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Using Molecular Modeling To Improve Pulp and Paper Manufacturing

NREL partners with industry experts and employs advanced molecular simulations to increase kraft pulp yield by identifying the mechanisms by which softwood is degraded and protected by a novel pretreatment technology.

Left: Molecular model of individual chains of hemicellulose (purple and red 'sticks' representation) interacting with a cellulose microfibril (green surface, with chain ends shown in green and red sticks). Right: Snapshot of cellulose microfibril (green surface representation) complexed with galactoglucomannan (GGM) chains (various colors) following 300 ns MD simulation. Bound GGM residues are shown in solid surface model, and unbound GGM residues are shown in stick representation. Hydroxide ions (dissociated from NaOH and responsible for "peeling" of sugars from polysaccharide chain ends) are shown as spheres (red: oxygen, white: hydrogen).

Left: Molecular model of individual chains of hemicellulose (purple and red sticks representation) interacting with a cellulose microfibril (green surface, with chain ends shown in green and red sticks). Right: Snapshot of cellulose microfibril (green surface representation) complexed with galactoglucomannan (GGM) chains (various colors) following 300 ns MD simulation. Bound GGM residues are shown in solid surface model, and unbound GGM residues are shown in stick representation. Hydroxide ions (dissociated from NaOH and responsible for "peeling" of sugars from polysaccharide chain ends) are shown as spheres (red: oxygen, white: hydrogen). Photo by NREL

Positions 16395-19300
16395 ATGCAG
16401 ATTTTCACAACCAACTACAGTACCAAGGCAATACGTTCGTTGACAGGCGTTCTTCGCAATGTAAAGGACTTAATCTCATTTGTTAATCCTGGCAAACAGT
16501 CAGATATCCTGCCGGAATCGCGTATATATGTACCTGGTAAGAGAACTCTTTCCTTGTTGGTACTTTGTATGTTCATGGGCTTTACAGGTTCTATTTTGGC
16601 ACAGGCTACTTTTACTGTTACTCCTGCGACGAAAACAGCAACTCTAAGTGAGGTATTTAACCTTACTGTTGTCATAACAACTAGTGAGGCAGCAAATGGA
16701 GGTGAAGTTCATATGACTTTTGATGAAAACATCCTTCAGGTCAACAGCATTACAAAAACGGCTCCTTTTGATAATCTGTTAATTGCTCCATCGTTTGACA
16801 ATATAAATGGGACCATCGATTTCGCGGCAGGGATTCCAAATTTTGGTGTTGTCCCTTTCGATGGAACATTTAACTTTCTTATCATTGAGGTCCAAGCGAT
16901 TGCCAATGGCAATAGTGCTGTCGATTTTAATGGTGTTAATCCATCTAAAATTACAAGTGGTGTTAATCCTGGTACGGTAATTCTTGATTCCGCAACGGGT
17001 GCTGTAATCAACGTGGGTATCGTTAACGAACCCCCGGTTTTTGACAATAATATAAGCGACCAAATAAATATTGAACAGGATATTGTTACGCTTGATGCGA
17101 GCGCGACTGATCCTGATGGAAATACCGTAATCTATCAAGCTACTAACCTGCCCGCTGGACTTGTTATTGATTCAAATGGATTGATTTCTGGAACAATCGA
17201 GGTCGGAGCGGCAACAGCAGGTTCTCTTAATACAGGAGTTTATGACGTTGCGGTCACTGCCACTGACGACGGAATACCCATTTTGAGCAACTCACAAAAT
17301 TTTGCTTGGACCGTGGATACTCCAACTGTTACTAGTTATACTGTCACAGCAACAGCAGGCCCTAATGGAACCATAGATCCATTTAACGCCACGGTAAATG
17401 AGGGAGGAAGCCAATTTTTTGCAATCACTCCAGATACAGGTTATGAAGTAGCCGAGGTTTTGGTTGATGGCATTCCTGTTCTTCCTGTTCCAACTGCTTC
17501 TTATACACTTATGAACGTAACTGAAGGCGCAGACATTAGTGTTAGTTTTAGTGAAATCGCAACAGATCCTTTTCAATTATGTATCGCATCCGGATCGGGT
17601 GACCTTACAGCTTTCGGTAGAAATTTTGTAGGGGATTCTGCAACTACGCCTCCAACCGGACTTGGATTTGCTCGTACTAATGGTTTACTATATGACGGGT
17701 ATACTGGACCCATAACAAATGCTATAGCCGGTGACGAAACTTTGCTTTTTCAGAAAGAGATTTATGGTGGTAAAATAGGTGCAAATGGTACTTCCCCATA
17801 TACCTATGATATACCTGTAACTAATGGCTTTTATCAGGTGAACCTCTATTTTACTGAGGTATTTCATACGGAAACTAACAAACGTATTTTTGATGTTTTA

In partnership with the Alliance for Pulp and Paper Technology Innovation and Oak Ridge National Laboratory, NREL performs computer simulations that help the American pulp and paper industry determine how softwood can be pretreated to more effectively preserve the wood components, thus increasing yield and decreasing the manufacturing cost of wood pulp for paper. This research explores how chemical adjustments in the manufacturing process could result in increased mill profitability and decreased energy costs.

This research uses molecular dynamics simulations and quantum mechanical mechanism studies to analyze the detailed chemical mechanisms of peeling reactions during kraft pulping and pretreatment reactions that protect polysaccharide chain ends.

Impact

Insight provided by this project could guide industry partners to adjust the chemistry and manufacturing process to increase pulp yield. With comprehensive computational modeling and analysis, industry experts can use the theoretical results provided to make informed decisions and investments.

Capabilities

Learn more about NREL's computational modeling capabilities.

Publications

The Molecular Basis for Protection of Reducing End Groups in Wood Carbohydrates for Kraft Pulping Revealed by Computation, Unpublished article (2020)

Partners

Alliance for Pulp and Paper Technology Innovation

Oak Ridge National Laboratory

Contact

Brandon Knott

Manager, Computational Modeling Group

Brandon.Knott@nrel.gov
303-384-6223